I did feel abit better getting most of that out :), i know everything happens for a reason a lifes a big lesson it just hurts having no-one to lean on and the thought our friendships were fake, that hurts as much as having cancer...its just so lonely they were the select few i used to confide in and right now i havent got the guts to ring a helpline for support.i havent tried meditation....but i def need to do something.sometimes its hard enough to put my thoughts into words and i feel silly and selfish as there is someone always worse off than me. my family are smothering me abit by not letting me move without them worrying i do understand there worried but i just cant discuss my thoughts and feelings with them, it would have just be nice to get some contact or quality time with my friends,but now if they did do it i would probably think they have done out of guilt........i hate what im feeling i hate being ill i know i cant change it. i just dont know what to look forward to and as they say postive people have more chance of surviving.....im looking for things to stay positive for but its hard.
How are you? Where are you up to in your treatment?
Unfortunately - lack of empathy is part of the baggage that comes with a diagnosis. You will find that people will treat you the same as they always have. Sounds like you have been there for everyone in your life and now its your turn to step back and look after yourself - I mean, really look after yourself (its ok for you to be a little selfish!) Find things that make you happy and feel good and likewise be around those people and do those things.
Unfortunately, if your friend is not there for you, you have some options, have an open talk with her and give her a chance to help you in the way you need. Be clear about what it is you need or miss. It might seem obvious to you but not to her. Alternatively, find and make new friends.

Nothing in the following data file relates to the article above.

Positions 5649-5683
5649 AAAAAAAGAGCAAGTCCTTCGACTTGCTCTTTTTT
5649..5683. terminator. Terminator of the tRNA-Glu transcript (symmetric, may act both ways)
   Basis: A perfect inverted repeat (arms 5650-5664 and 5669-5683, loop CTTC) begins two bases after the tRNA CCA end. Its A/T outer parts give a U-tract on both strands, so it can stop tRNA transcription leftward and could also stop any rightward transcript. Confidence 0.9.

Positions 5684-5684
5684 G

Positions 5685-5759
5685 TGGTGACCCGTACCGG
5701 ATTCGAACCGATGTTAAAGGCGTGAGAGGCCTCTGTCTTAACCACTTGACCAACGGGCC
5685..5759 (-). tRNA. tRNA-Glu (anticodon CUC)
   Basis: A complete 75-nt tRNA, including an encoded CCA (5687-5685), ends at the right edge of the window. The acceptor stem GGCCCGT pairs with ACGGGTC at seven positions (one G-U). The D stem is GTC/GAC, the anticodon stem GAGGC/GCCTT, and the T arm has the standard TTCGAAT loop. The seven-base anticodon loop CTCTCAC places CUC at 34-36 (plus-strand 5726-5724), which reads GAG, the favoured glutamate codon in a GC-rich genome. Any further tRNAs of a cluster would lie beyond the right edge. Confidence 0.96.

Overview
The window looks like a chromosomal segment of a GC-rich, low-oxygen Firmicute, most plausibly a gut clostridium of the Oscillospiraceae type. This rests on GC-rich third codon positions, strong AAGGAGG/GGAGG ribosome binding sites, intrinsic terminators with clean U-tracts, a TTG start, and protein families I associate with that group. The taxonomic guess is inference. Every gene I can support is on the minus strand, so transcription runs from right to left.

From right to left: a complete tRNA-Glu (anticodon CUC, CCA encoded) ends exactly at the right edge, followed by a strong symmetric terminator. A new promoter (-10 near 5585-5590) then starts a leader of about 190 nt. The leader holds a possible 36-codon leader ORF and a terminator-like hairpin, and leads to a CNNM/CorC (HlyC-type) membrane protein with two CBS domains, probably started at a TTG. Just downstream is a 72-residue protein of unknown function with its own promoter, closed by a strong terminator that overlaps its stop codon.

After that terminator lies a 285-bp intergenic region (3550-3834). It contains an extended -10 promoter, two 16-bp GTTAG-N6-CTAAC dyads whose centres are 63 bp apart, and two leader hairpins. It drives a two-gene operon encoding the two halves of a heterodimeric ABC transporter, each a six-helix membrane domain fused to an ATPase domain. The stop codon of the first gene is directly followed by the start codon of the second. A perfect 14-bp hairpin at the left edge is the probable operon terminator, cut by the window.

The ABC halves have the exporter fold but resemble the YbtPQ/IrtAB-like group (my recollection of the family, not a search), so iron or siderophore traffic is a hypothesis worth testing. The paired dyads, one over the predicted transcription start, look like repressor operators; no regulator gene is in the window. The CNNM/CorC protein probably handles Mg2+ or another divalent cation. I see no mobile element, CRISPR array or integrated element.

All I can say it is perfectly normal for you to grieve for the loss former life and friends. When diagnosed you're placed into a minority of the population not by choice, not by a car accident etc. but caused by our body not being able to rid of its own cells which cause the cancer.
There are many support groups such as bcaus.org.au. The Cancer Council have monthly soirees for younger women - under 50 and workshops which are useful.
Hi Daphne, Lonely
It is very hard when you are doing this yourself. I found that I was continually chasing people then I kinda stopped doing that as I just felt that the effort was not worthwhile. My disabilities are quite apparent but you know I still go out and have a coffee by myself or one of the very few people that are still around. Geess sometimes I think I have the plague or there is something wrong with my character.
Anyway I have found meditation really helpful. PeterMac run meditation sessions on Monday and Thursday and they are really good. I have also started on antidepressants and sleep long periods and my body has a chance to recover.
In Buddhism they say you must suffer before you realise the path you must travel and I am a firm believer in everything happens for a reason.
With great compassion Carl
I read your posts and really feel for you. It can be a lonely time, particularly living with such uncertainty. I was in my late 30s when first diagnosed and am now in my my mid 40s.
I had one old friend who was dithering about seeing me not long after I was first diagnosed. I ended up confronting her and basically saying I enjoyed her company, doing things with her, but couldn't really deal with doubting her friendship. some people really just don't know what to do - it can be overwhelming for them.
Are you able to see a psychologist? some of the cancer hospitals offer this service. It can be really helpful to freely talk about things and also to get a bit of feedback and reassurance that what you're going through is not uncommon for cancer patients.
Also, take the time to do things you enjoy to do on your own. A walk in the park, cooking a lovely meal, seeing a movie, drinking a coffee in a nice cafe, having a beauty treatment whatever gives you pleasure. It need not cost anything, but may lift your spirits.
Hi all,thanks for the replys ive had chemo/operation and am now on herceptin just waiting radiotherapy as delayed because i have not healed from my operation yet, i know i need to do something for my own sanity,i have mentioned to my nurses /docters etc i cant cope with my thoughts at the moment and its getting harder, they didnt say too much except to go to a group therapy(i couldnt do this ive tried once at the beginning but found it hard discussing my details with complete strangers).
carl i too feel like im chasing my friends and making all the effort, but likewise there maybe not sure what to say too me, im the same back i feel im depressing them just telling them ive got an appointment, but if it was the other way round i would love too be there as much as they needed it,.